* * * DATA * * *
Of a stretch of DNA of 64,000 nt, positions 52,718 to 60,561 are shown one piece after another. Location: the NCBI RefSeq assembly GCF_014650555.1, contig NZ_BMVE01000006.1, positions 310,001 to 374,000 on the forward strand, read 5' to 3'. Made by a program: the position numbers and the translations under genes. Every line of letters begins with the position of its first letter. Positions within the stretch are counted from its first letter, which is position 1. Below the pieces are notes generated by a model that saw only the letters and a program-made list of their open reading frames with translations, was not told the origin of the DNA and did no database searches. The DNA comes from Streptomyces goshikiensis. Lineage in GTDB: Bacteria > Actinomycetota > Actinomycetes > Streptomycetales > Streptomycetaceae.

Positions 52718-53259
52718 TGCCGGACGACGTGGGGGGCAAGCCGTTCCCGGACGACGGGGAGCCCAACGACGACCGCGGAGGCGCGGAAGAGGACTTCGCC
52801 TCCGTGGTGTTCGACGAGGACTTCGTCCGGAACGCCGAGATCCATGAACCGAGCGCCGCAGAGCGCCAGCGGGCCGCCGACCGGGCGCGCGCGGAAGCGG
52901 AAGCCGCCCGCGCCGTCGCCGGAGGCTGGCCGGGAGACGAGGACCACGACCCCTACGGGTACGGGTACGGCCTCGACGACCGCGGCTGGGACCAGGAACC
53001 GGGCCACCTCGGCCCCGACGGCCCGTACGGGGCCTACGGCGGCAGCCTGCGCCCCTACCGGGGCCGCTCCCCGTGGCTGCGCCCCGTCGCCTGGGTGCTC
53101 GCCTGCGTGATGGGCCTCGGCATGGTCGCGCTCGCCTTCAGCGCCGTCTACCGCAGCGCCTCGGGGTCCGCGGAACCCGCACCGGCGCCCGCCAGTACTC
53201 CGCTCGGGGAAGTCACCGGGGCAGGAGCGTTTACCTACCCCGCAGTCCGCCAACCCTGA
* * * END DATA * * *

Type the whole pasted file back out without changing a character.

Of a stretch of DNA of 64,000 nt, positions 52,718 to 60,561 are shown one piece after another. Location: the NCBI RefSeq assembly GCF_014650555.1, contig NZ_BMVE01000006.1, positions 310,001 to 374,000 on the forward strand, read 5' to 3'. Made by a program: the position numbers and the translations under genes. Every line of letters begins with the position of its first letter. Positions within the stretch are counted from its first letter, which is position 1. Below the pieces are notes generated by a model that saw only the letters and a program-made list of their open reading frames with translations, was not told the origin of the DNA and did no database searches. The DNA comes from Streptomyces goshikiensis. Lineage in GTDB: Bacteria > Actinomycetota > Actinomycetes > Streptomycetales > Streptomycetaceae.

Positions 52718-53259
52718 TGCCGGACGACGTGGGGGGCAAGCCGTTCCCGGACGACGGGGAGCCCAACGACGACCGCGGAGGCGCGGAAGAGGACTTCGCC
52801 TCCGTGGTGTTCGACGAGGACTTCGTCCGGAACGCCGAGATCCATGAACCGAGCGCCGCAGAGCGCCAGCGGGCCGCCGACCGGGCGCGCGCGGAAGCGG
52901 AAGCCGCCCGCGCCGTCGCCGGAGGCTGGCCGGGAGACGAGGACCACGACCCCTACGGGTACGGGTACGGCCTCGACGACCGCGGCTGGGACCAGGAACC
53001 GGGCCACCTCGGCCCCGACGGCCCGTACGGGGCCTACGGCGGCAGCCTGCGCCCCTACCGGGGCCGCTCCCCGTGGCTGCGCCCCGTCGCCTGGGTGCTC
53101 GCCTGCGTGATGGGCCTCGGCATGGTCGCGCTCGCCTTCAGCGCCGTCTACCGCAGCGCCTCGGGGTCCGCGGAACCCGCACCGGCGCCCGCCAGTACTC
53201 CGCTCGGGGAAGTCACCGGGGCAGGAGCGTTTACCTACCCCGCAGTCCGCCAACCCTGA